At 12:36 PM, Blogger Bert krages said...

I agree that the the University (i.e., the 'Ville) should have done something different. Unlike the TTAB, the inference I drew from the specimen was that the mark was "VILLE.

The Louisville women's basketball team plays tonight. Hopefully an NCAA victory will alleviate the pain of a TTAB loss.

At 2:37 PM, Anonymous Anonymous said...

Maybe the university should consider getting a new trademark attorney?

At 9:34 AM, Anonymous Anonymous said...

Maybe the university's primary use of the mark was more so with its athletic teams and not much for the educational endeavors of the university as a whole. Sometimes you just don't have the perfect specimen. I see the university has various other registrations of VILLE for goods and services in other categories.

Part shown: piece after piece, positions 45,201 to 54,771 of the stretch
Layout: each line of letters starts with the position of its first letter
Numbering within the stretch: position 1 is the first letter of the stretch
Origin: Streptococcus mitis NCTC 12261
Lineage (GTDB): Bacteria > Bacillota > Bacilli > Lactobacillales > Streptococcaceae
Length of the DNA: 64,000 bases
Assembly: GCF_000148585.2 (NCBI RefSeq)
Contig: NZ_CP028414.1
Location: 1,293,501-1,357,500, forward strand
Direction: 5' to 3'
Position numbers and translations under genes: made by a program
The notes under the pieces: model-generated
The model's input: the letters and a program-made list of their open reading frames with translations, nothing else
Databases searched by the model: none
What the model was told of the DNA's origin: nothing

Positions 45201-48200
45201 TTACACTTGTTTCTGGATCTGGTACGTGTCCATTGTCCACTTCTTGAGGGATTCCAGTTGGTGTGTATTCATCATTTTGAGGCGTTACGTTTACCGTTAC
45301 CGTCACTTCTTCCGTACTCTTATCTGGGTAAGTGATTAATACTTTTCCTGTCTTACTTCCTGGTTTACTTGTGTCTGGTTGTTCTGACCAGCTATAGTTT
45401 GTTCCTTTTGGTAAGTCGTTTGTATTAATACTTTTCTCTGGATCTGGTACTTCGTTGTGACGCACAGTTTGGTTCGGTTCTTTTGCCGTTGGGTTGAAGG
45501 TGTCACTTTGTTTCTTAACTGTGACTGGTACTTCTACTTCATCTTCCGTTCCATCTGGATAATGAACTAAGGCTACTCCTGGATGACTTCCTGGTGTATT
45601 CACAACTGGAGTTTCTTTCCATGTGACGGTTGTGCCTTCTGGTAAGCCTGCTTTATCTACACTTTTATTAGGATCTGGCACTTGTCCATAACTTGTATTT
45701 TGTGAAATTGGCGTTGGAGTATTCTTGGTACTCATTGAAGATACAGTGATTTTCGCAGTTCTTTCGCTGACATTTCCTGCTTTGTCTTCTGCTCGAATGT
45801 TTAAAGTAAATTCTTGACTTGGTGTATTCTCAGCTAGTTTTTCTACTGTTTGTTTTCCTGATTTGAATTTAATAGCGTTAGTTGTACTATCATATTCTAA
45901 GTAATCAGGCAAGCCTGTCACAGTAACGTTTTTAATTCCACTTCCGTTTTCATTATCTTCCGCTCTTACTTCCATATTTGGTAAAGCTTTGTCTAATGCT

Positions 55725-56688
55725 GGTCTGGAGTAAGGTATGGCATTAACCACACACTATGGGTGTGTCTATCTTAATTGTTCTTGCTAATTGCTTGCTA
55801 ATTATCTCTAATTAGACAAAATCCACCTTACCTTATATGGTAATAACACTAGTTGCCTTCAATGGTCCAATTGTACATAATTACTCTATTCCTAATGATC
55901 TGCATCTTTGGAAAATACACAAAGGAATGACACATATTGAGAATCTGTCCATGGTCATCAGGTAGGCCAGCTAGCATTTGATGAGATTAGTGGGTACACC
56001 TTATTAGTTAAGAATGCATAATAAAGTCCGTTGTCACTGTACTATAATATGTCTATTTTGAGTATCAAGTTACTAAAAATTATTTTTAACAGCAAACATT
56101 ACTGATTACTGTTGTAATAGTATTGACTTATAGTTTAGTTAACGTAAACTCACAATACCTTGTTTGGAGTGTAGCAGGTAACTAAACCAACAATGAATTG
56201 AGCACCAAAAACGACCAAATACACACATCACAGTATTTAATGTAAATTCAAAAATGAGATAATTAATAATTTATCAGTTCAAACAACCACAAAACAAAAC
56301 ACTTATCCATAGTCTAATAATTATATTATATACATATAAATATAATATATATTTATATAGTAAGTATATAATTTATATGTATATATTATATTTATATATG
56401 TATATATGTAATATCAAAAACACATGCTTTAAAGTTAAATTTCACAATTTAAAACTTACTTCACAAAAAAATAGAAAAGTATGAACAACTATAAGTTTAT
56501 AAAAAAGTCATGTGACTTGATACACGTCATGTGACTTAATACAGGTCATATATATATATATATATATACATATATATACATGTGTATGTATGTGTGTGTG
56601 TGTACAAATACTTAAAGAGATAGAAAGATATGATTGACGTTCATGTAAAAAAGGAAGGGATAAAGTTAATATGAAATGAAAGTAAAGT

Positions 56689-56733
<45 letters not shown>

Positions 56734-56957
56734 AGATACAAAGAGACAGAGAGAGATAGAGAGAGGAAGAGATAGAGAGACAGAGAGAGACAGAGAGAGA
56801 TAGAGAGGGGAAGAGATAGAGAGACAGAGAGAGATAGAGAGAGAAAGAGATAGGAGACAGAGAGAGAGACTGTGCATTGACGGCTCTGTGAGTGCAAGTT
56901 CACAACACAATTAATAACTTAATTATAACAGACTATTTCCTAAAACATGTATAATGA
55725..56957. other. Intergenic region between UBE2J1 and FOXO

The University's counsel knows his stuff.

At 2:46 PM, Anonymous Anonymous said...

I would file a new specimen for just THE VILLE and try to convince the university to file an additional mark for VISIT THE VILLE! I warn my clients that the mark must be used EXACTLY as it appears in the application. That means no exclamation points too (had a case rejected because of an additional exclamation point). The attorney should have requested a different specimen and told them that the mark must match exactly the one in the application.